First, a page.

It seems there are two rival gangs in the evangelical world: complementarians, who believe that men assume primary leadership in the church and in the home, versus egalitarians, who believe women can share leadership in these realms. Denominations, parachurch organizations, seminaries, advocacy groups, even Christian websites segregate along these lines and can use them as a false litmus test for orthodoxy.
But lately, I find myself frustrated that these terms (which are often left slippery and undefined) obscure as much as they reveal. I want to look at each realm—home and church—to see how these terms can fail us and examine what is lost when these gender role labels dominate our conversation.
First, marriage. Though views of women’s roles can seem straightforward in an abstract theological argument, in the intimate, ordinary crucible of marriage, things are never so tidy. My own marriage began as one that may be described as “soft complementarian”—my husband and I professed a vague notion of male “headship.” Over time, through studying Scripture and tradition, our position changed. We came to see patriarchy as a consequence of the fall and the restoration of parity between men and women as part of the reconciliation offered in the gospel. At this point, if you pressed us, we’d define our relationship as “egalitarian.”
But despite the shift in terminology, if I’m honest, there's basically no difference in my day-to-day married life. We were sinners trying to love each other and submit to each other back when we were complementarians, and we are sinners trying to love each other and submit to each other now. Our views on gender roles never shortcut the difficult, sacred work of dying to ourselves for the sake of loving another, which is the call for men and women alike in any Christian marriage. If the goal of Christian marriage is, as Paul states, to “submit to one another out of reverence for Christ,” it isn’t clear how these labels help us.
Secondly, the church. While complementarian/egalitarian labels can be helpful when discussing women’s ordination, in the pragmatic realities of ministry, these labels aren’t clear-cut either. I am a female priest, so my church may rightly be called “egalitarian.” Still, according to some—like Anglican priest John Stott, for instance—my ordination fits in a complementarian view since I serve under the authority of a male bishop. Other complementarians see female pastorship or priesthood of any sort as impermissible. But the categories become more complex and blurry if we ask about women teaching adult Sunday School, leading worship, writing books, preaching at conferences, speaking at church gatherings, or heading parachurch groups.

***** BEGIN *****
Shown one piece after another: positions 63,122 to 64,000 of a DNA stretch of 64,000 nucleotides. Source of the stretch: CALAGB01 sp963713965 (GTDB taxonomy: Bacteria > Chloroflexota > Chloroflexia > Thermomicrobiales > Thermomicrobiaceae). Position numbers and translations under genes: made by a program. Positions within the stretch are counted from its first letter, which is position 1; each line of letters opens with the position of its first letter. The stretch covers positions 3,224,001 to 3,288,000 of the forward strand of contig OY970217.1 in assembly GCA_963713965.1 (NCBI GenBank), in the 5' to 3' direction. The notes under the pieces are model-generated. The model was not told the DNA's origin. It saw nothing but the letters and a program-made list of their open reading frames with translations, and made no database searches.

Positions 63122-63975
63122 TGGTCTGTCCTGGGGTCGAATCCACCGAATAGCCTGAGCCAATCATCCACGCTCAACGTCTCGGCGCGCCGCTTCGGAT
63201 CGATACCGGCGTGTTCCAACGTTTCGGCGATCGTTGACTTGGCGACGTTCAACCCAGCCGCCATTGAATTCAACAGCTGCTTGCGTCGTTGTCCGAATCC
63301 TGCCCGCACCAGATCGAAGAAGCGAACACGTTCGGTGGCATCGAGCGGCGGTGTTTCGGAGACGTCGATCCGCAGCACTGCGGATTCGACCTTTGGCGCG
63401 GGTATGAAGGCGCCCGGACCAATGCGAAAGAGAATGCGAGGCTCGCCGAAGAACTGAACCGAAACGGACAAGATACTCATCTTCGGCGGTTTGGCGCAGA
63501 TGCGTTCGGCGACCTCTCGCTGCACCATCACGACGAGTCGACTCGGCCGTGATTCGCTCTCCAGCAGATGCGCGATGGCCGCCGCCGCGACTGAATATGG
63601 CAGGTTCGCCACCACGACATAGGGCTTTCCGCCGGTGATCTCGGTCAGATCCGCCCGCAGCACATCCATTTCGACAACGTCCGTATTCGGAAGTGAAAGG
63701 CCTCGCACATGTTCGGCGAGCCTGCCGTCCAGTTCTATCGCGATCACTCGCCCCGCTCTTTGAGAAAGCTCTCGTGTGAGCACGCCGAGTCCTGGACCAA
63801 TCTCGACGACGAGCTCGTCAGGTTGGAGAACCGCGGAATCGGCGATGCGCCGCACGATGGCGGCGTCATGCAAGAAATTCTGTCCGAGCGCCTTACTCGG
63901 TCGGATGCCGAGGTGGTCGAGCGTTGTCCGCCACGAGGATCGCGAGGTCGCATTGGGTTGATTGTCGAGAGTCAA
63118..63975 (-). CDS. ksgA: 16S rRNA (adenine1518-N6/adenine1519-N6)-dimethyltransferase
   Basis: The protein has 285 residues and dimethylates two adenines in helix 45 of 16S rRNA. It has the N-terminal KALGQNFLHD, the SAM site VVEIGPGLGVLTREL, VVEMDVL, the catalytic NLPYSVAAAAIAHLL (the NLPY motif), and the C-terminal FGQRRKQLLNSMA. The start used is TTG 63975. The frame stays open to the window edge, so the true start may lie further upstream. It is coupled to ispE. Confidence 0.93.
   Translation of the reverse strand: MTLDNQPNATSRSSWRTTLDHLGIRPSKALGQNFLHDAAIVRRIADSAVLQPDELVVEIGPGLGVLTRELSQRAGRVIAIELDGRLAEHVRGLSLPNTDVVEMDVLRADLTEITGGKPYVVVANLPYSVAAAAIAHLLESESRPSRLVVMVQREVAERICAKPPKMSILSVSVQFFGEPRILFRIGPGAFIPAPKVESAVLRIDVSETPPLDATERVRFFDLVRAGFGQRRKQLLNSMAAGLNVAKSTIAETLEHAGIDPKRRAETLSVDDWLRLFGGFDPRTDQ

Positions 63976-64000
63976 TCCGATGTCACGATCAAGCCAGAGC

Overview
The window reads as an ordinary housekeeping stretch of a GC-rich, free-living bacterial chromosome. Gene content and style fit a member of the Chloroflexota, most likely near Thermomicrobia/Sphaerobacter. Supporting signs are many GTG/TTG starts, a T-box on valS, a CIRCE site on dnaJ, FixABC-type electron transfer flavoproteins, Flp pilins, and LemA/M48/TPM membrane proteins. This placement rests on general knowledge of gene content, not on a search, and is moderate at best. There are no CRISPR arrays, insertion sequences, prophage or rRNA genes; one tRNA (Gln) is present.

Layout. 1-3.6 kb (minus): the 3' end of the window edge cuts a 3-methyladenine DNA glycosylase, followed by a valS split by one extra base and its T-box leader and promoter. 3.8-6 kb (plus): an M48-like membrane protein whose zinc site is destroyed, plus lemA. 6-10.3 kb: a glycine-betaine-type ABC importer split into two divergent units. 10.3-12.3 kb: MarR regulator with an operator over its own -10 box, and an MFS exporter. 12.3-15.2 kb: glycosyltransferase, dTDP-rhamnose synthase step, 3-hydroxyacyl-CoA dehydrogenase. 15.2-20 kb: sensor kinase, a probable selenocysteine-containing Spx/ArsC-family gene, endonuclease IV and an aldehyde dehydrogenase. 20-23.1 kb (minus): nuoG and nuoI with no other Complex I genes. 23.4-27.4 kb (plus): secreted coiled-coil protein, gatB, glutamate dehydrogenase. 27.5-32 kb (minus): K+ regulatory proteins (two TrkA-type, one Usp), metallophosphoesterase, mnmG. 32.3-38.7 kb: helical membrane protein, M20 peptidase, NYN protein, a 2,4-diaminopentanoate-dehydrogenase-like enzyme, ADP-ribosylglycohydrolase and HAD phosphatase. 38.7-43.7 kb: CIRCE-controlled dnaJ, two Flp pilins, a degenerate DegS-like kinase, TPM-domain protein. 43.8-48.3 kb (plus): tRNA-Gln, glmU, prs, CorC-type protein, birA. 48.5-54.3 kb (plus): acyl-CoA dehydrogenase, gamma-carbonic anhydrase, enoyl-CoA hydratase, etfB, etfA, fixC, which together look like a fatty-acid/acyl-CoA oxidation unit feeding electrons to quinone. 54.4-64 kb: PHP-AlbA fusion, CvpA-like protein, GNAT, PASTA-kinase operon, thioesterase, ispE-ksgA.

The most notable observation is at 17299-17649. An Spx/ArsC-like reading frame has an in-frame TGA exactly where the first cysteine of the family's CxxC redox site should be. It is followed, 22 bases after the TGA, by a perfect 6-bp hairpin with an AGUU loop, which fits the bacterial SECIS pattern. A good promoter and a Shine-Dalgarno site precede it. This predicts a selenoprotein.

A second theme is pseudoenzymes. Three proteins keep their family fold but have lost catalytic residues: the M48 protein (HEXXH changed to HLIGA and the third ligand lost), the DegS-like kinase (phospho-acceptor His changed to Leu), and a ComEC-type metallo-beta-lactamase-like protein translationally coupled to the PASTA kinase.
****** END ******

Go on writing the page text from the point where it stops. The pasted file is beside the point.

The terms themselves obscure the crux of arguments about the ordination of women. “Egalitarianism,” in general use, refers to the belief that all deserve equal rights. Yet, rhetoric over rights fails us when discussing ordination, an ancient practice not shaped by an American notion of individual rights but by the wisdom of the church for the benefit of God’s people and mission. On the other hand, “complementarianism” is an unfortunate word choice given that most evangelicals who’d be called “egalitarian” also insist upon the complementarity of the sexes given in Creation.
To be clear, it’s important to have theological and hermeneutical arguments about gender roles. But the problem with these labels is that they can become a smoke screen and distraction from the true conversations we should be having.
Regardless of our complementarian/egalitarian labels, all believers need to honestly and frankly address the sin of sexism. Sexism is not the property of one theological position; it is a pattern and state of the heart. It’s an often subtle, yet entrenched proclivity to ignore or denigrate voices of women. It’s the insistence that women fit a narrow personality type or mold. It’s an (easily overlooked) idolatry of maleness. And it exists in the church—in both complementarian and egalitarian places.